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All posts by Walter Frei

How to Implement a Delay in Your Thermostat Simulation

June 30, 2016

Thermostats are used in most homes for controlling furnaces and air conditioners to maintain a comfortable interior temperature. A simple thermostat controlling a heater will have on and off setpoints. Such a control scheme is easy to implement within COMSOL Multiphysics using the Events interface, as presented in a previous blog post. Today, we will expand this technique to include a delay, a time lag between turning the heater on or off, in a thermostat simulation.

Thermal Modeling of the Air Flow Inside and Around Your House

June 22, 2016

Have you ever wanted to quickly predict the temperature of an enclosed structure that is exposed to ambient environmental conditions, such as your house? The temperature inside depends on the surrounding air temperature, wind speed, and solar loads, all of which have significant variability. For simplicity, we often also want to approximate the inside air as well-mixed. Today, we will discuss the tools in the COMSOL Multiphysics® software that help you quickly build such thermal models.

Exporting Meshes and Solutions Using the Application Builder

April 6, 2016

Have you ever wanted to write out mesh and analysis data from COMSOL Multiphysics into a text file? You may want to do this when passing information to another software program or even just into a spreadsheet. You often want to customize the exact format in which such data is written, depending upon the needs of the other tools with which you are working. This is very easy to do with the Application Builder. Let’s find out how!

Modeling Thermal Ablation for Material Removal

March 30, 2016

Whenever solid materials are heated enough, they will melt and then vaporize to a gas. Certain materials will even go directly from the solid to the gas phase, a process referred to as sublimation or ablation. If the material is heated strongly enough, there will be significant material removal. Today, we will look at how you can model this process in COMSOL Multiphysics.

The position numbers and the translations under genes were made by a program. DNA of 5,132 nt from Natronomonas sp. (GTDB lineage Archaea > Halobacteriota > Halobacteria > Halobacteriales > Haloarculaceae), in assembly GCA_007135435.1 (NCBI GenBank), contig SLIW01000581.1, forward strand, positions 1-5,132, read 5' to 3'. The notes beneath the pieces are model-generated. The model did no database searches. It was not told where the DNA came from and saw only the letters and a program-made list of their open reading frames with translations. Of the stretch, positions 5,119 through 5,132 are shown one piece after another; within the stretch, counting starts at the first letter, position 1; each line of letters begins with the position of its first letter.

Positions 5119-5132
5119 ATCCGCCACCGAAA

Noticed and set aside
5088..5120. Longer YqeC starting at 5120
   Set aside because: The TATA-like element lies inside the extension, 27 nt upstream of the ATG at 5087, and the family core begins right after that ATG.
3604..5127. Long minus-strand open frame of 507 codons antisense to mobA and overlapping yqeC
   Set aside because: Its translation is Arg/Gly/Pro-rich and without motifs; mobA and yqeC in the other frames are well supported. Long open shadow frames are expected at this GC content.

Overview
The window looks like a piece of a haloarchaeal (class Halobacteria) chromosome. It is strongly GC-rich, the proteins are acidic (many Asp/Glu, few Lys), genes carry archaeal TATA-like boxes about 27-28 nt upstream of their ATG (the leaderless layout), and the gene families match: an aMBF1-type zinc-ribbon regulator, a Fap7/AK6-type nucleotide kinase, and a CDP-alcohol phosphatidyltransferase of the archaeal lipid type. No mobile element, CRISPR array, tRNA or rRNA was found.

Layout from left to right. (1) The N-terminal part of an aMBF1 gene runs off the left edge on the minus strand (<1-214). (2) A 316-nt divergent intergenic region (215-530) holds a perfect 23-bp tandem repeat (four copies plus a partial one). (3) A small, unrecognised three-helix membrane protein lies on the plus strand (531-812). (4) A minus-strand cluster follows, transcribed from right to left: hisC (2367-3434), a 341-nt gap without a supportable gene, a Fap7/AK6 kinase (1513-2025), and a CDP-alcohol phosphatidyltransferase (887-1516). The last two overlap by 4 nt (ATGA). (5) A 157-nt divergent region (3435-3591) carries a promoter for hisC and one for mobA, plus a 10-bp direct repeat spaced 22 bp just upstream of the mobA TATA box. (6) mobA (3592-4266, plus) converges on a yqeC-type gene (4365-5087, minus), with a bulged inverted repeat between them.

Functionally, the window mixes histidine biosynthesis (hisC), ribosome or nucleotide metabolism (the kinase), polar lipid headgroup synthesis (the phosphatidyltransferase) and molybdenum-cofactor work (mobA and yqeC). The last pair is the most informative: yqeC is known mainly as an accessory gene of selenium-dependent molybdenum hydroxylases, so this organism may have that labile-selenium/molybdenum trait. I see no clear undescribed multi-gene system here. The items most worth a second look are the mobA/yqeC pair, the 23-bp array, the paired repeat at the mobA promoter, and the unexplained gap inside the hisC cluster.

Thermal Modeling of Phase-Change Materials with Hysteresis

March 24, 2016

In today’s blog post, we will introduce a procedure for thermally modeling a material with hysteresis, which means that the melting temperature is different from the solidification temperature. Such behavior can be modeled by introducing a temperature-dependent specific heat function that is different if the material has been heated or cooled past a certain point. We can implement this behavior in COMSOL Multiphysics via the Previous Solution operator and a little bit of equation-based modeling. Let’s find out how…

How to Choose Between Boundary Conditions for Coil Modeling

March 22, 2016

Whenever you are modeling coils with the AC/DC Module in COMSOL Multiphysics, you need to consider what type of boundary conditions to use to truncate your modeling domain. In this blog post, we will introduce the different boundary conditions that you can use and how to choose between them.

Modeling the Thermal Curing Process

March 16, 2016

Thermal curing is the process of temperature-induced chemical change in a material, such as the polymerization of a thermoset resin. This process is relevant, for example, when a precursor resin is heated and hardens during the manufacturing of composites. You can often assume that the material does not flow during curing, which simplifies the analysis. Thermal curing is very easy to model within the core functionality of COMSOL Multiphysics, as we will show in this blog post.

Using Radial Basis Functions for Surface Interpolation

March 8, 2016

Have you ever had a set of nonuniformly distributed points in a Cartesian plane that sample a surface height, such as points on the contours of a map or data points representing some material property data? If so, you probably also wanted to reconstruct, or interpolate, a continuous and smooth surface between these points. You can construct such a surface using the core capabilities of COMSOL Multiphysics by using Radial Basis Functions. Let’s find out how…

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